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New funding award for Manchester nuclear power

The Universities of Manchester and Sheffield have been awarded £4m by the Engineering and Physical Sciences Research Council (EPSRC) for nuclear research. The joint venture will investigate future possibilities for nuclear power in the UK.

The New Nuclear Build and Manufacturing (NNUMAN) programme was proposed in response to a House of Lord’s Science Committee report, which found that the UK is at risk of not being able to produce energy from nuclear sources. This is due to what the report claimed was insufficient research and development in this country.

The programme looks to develop a nuclear power supply to provide energy, not only to the UK but abroad too, using a new generation of power stations.  Once designed, the prototype power stations will be tested at the Nuclear Advanced Manufacturing Research Centre (Nuclear AMRC) and the National Nuclear Laboratory (NNL) to investigate their potential for widespread use.

NNUMAN also aims to further the expertise of scientists and engineers in this country using the most advanced research technologies and by keeping close ties to industry. By doing this they hope to fill the expected need for highly skilled employees in the next generation of industry.

The focus of the scheme is advancing the manufacturing technology in the UK, both through research and development and through educating the best scientists and engineers from around the world to use the new nuclear technology.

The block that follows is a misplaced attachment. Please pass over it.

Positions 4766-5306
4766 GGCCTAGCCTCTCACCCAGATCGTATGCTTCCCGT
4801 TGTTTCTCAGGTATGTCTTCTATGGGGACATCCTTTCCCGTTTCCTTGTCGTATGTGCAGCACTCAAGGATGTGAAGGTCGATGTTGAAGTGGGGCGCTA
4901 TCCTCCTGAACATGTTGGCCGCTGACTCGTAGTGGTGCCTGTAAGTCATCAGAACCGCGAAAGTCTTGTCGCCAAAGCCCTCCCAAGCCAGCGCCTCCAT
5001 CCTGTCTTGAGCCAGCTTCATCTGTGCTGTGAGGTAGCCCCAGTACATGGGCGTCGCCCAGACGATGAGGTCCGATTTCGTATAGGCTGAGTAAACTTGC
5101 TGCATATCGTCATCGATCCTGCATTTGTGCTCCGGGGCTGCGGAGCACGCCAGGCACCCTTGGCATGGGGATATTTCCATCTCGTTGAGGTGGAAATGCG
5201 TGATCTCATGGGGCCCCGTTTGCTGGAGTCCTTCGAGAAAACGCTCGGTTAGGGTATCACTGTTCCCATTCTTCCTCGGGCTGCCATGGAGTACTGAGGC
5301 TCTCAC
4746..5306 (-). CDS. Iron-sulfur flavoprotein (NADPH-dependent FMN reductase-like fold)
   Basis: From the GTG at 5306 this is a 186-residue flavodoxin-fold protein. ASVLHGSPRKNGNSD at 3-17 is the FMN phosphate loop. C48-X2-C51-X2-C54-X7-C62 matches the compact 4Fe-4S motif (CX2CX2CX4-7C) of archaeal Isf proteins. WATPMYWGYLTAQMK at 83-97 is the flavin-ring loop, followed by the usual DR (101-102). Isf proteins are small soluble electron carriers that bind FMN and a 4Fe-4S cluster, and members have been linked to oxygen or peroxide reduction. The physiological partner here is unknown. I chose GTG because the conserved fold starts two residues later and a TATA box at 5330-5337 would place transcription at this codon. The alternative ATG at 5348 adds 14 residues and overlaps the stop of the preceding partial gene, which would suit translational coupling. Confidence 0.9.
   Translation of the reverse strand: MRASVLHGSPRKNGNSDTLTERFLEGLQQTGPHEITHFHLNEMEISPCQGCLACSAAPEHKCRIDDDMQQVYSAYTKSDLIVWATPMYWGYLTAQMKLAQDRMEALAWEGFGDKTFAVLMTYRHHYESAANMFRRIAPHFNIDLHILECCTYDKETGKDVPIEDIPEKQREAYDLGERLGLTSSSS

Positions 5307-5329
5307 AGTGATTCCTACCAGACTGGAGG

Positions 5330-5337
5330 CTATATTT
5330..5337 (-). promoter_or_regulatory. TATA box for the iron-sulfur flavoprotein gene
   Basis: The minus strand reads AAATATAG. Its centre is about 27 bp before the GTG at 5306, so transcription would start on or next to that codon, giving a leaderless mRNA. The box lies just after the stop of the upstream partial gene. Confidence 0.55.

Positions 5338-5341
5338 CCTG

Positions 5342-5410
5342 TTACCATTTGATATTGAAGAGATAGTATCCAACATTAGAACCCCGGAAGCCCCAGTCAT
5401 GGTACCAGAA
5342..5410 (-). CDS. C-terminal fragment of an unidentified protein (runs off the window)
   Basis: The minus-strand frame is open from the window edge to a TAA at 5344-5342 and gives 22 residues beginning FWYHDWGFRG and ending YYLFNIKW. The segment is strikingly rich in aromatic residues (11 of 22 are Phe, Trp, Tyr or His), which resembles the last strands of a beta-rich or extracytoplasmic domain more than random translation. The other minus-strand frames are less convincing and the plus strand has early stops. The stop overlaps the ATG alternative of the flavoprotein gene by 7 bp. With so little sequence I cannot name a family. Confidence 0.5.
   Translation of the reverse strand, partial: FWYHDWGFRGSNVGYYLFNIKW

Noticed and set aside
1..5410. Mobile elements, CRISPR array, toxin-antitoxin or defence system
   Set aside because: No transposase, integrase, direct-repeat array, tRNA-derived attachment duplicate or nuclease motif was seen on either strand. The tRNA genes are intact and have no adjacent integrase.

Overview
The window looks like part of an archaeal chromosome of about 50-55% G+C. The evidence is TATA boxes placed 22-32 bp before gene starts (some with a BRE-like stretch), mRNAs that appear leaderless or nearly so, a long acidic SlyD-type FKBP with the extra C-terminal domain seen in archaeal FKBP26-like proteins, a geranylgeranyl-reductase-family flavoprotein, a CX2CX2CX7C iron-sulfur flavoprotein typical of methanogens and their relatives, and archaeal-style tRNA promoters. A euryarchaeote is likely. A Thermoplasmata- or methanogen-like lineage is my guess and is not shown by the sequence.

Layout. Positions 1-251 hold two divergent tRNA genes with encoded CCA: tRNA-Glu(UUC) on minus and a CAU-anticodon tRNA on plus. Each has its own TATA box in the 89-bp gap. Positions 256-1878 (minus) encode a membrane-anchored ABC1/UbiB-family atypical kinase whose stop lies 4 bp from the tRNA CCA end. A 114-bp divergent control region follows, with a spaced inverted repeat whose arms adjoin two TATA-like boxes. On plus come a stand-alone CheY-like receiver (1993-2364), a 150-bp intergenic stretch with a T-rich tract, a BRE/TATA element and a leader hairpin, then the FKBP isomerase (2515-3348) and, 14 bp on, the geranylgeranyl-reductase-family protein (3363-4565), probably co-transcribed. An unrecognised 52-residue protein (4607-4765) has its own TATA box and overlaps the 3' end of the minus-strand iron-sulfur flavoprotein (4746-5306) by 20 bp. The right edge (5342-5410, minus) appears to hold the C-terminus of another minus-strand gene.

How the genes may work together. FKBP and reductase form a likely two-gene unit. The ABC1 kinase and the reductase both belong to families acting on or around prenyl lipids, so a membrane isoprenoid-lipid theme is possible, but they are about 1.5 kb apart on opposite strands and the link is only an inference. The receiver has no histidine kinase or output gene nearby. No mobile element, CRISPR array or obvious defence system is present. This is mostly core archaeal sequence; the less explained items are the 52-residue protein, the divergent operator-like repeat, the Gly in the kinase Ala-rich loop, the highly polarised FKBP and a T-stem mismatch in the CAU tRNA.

Programme director Mike Burke said: ”This programme grant is a foresighted investment that will enable the pursuit of new and more efficient manufacturing technologies while maintaining the standards of reliability and safety that are expected in the nuclear industry”.

“It also represents an exciting opportunity for our next generation of scientists and engineers to develop state-of-the-art understanding of new processes and product performance.”

Professor Andrew Sherry, the director of the university’s Dalton Nuclear Institute, believes the programme is beneficial for the future of nuclear research in the UK: “Innovation in manufacturing technology for new nuclear builds offers the UK a real growth opportunity. We are delighted that NNUMAN will now be the research engine that drives this forward”.

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Leah Wong

Former Sci and Tech editor (2011-2012).
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